Dolan: Surveys are a key component of the pre-construction services we offer. With our site survey process, we are able to provide clients with detailed information on their sites, including AutoCAD drawings, a detailed analysis of building conditions, photos, and more. Clients utilize our survey services to aid in site selection, lease negotiations, and pre-construction budgeting, helping them to make the most informed and cost-effective decision for their businesses.
Remodeling: How else do you market commercial work? For instance, do you encourage commercial walk-ins to your showroom? Dolan: The majority of our commercial work to date has been the result of relationship-building and word-of-mouth. Currently, we are pursuing additional avenues to market our commercial services. One avenue is simply to educate our past and current residential and institutional clients about the full scope of our work. This is being done via a print newsletter (the first we’ve ever done), which will go out in a few weeks to past customers. This cross-marketing should expand our customers’ awareness of our commercial services.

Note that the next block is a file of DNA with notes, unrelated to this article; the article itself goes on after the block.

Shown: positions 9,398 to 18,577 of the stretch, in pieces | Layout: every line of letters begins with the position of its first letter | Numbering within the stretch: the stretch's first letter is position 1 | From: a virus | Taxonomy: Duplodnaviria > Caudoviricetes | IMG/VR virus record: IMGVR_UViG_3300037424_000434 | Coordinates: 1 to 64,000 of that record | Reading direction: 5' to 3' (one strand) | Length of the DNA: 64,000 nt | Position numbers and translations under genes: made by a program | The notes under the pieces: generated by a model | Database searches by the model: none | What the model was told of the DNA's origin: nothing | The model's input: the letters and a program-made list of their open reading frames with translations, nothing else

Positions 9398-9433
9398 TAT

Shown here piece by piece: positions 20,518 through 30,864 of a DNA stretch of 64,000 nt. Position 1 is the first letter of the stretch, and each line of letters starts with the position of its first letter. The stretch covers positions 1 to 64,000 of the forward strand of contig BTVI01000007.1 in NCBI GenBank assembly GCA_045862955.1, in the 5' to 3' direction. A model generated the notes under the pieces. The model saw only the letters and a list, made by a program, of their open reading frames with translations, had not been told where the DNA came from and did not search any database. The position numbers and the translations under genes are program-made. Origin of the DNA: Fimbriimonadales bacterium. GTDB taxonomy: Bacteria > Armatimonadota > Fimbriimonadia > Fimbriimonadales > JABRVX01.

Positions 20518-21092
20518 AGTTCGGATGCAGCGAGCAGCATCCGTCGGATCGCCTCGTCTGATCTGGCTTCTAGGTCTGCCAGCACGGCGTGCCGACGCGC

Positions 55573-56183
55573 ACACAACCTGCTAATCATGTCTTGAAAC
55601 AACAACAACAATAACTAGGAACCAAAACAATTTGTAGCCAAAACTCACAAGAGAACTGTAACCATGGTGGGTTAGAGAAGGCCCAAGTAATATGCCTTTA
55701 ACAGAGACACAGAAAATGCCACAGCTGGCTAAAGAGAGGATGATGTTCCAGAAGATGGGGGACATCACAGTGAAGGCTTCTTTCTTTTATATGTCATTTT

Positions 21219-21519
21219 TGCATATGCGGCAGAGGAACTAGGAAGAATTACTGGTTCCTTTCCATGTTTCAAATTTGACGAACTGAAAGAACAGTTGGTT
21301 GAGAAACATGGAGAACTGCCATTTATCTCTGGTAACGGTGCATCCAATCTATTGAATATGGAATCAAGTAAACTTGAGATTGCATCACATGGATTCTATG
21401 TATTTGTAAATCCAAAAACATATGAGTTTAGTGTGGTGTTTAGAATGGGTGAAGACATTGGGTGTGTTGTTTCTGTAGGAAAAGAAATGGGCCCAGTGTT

Residential customers are not only homeowners – they run businesses, serve on institutional boards of trustees, have friends who own companies, etc. It is essential they know the full range of our services. Otherwise, we’re missing opportunities.
We are also actively working on search-engine optimization (SEO) of our website so that it is found not only by residential customers, but by potential commercial clients as well.
On another marketing front, we are reaching out directly to commercial decision-makers and introducing ourselves and our services. Currently this includes reaching out to identified corporate and franchise contacts (directors of construction, construction managers, etc), introducing ourselves, and seeing if there is an opportunity to bid on future work. LinkedIn has been helpful in researching and communicating with these key contacts.
Future commercial marketing efforts will be aimed at reaching out to local commercial property managers, commercial realtors, architects, etc.
Remodeling: Doing any federal stimulus jobs?
Dolan: We have seen an up-tick in window replacement projects.
Remodeling: Do you think more residential remodelers should get into commercial? How do they begin?
Dolan: The world of commercial remodeling may not appeal to everyone, but the diversity it provides has helped us grow our business and left us well-positioned to handle slowdowns in the economy.
How to begin? Start slow. Build relationships. Contact landlords and realtors, etc. Start slow, one project at a time, and things will grow from there.
Learn more about Pine Street Carpenters here: http://www.pinestreetcarpenters.com/ —Leah Thayer is senior editor of Remodeling magazine